The second general problem we encountered was socket buffers too small to support steady segment flow for wide-area connections. TCP's sliding-window is limited by socket buffer size; if this window is smaller than the bandwidth-delay product between the client and the server, the server will be unable to send enough data to keep the pipe full and performance will be less than optimal. The default size of a TCP socket buffer is system dependent, ranging from 2-16KB. A common value is 4KB. Although this may be sufficient for connections with a low bandwidth-delay product (such as modems and ISDN), well connected hosts will find it insufficient when browsing distant web pages. For example, well-connected hosts crossing the United States benefit from a 12KB or larger buffer (1Mb/sec bandwidth at 90ms latency). A default buffer size of 16KB is not unreasonable, larger buffers are recommended for particularly well-connected hosts.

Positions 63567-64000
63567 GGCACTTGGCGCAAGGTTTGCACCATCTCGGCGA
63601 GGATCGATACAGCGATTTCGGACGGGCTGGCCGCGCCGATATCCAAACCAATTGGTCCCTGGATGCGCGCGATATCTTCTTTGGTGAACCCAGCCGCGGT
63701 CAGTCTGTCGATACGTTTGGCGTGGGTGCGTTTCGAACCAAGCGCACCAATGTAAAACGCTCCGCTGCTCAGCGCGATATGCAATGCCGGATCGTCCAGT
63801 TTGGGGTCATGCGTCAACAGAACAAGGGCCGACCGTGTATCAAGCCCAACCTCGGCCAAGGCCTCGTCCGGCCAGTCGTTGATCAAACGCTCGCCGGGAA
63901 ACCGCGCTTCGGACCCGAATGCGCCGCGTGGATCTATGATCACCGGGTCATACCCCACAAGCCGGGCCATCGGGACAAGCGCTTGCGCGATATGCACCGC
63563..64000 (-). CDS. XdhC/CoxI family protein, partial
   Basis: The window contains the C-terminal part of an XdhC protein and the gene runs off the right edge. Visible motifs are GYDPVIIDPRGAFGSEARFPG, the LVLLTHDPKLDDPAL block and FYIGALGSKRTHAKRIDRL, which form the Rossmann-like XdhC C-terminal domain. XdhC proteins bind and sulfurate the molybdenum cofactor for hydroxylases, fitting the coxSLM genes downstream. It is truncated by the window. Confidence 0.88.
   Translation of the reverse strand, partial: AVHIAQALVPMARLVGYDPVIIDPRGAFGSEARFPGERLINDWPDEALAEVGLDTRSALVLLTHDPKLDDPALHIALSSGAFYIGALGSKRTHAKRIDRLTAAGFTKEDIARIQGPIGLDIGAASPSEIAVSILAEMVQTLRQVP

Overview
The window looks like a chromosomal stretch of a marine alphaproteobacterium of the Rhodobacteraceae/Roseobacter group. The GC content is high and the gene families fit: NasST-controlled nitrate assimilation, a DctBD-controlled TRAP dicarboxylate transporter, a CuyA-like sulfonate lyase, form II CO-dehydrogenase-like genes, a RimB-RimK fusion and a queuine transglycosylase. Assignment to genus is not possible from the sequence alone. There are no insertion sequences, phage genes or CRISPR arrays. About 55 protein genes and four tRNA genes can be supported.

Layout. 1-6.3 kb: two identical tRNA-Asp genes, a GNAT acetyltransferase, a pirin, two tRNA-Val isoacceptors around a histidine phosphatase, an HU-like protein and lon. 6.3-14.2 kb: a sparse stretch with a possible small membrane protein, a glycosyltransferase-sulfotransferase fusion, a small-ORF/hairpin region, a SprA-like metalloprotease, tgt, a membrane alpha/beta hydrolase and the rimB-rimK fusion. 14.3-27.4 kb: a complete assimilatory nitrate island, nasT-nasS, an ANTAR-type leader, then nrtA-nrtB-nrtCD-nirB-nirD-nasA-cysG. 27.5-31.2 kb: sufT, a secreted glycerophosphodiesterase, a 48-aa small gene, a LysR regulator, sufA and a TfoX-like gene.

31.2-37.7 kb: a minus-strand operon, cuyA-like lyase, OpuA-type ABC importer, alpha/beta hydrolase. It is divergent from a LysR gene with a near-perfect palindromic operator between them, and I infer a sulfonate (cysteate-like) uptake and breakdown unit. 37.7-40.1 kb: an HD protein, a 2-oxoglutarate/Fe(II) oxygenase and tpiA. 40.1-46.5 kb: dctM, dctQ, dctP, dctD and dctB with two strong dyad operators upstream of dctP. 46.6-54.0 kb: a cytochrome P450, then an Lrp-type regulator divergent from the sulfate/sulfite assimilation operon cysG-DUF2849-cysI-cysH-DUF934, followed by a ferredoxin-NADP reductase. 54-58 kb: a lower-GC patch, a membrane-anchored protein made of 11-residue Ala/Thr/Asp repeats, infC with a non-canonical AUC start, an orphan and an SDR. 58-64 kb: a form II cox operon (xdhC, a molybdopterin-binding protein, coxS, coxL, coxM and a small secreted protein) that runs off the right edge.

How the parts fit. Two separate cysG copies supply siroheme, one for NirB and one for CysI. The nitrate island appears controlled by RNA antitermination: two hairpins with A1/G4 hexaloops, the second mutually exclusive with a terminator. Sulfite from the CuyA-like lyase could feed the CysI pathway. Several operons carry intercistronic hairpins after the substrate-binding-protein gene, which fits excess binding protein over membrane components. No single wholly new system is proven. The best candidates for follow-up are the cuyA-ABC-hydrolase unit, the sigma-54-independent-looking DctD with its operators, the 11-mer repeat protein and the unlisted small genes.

Neither Apache nor NCSA set the socket send-buffer size. We have modified Apache to support a configurable send buffer.

Current Status

 

We have modified Apache to solve or work around each of these problems except for the slow-start re-start problem. We are currently exploring options and plan to modify TCP to address that problem shortly. The effects of our modifications are seen in Table 1. With the fixes, P-HTTP performance is better than non-persistent HTTP.

Our patches to Apache are available from our web page at http://www.isi.edu/lsam/tools/. We have discussed the problems we have observed with the Apache developers; our fixes to the odd/short-final-segment problem and the send-buffer-size problem will be in the next release.

Incorporation of our short-initial-segment fix has been discussed by the Apache developers. Code to flush headers (and thus send them as a separate segment) was added to Apache specifically to work around a bug. In a widespread implementation of persistent connections in HTTP/1.0, data sent in the same segment as the HTTP headers is ignored. Until it bug is resolved, it may be necessary to disable persistent connections for clients with such problems.


next up previous
Next: Related Work Up: No Title Previous: Introduction

John Heidemann
Thu Feb 27 10:26:14 PST 1997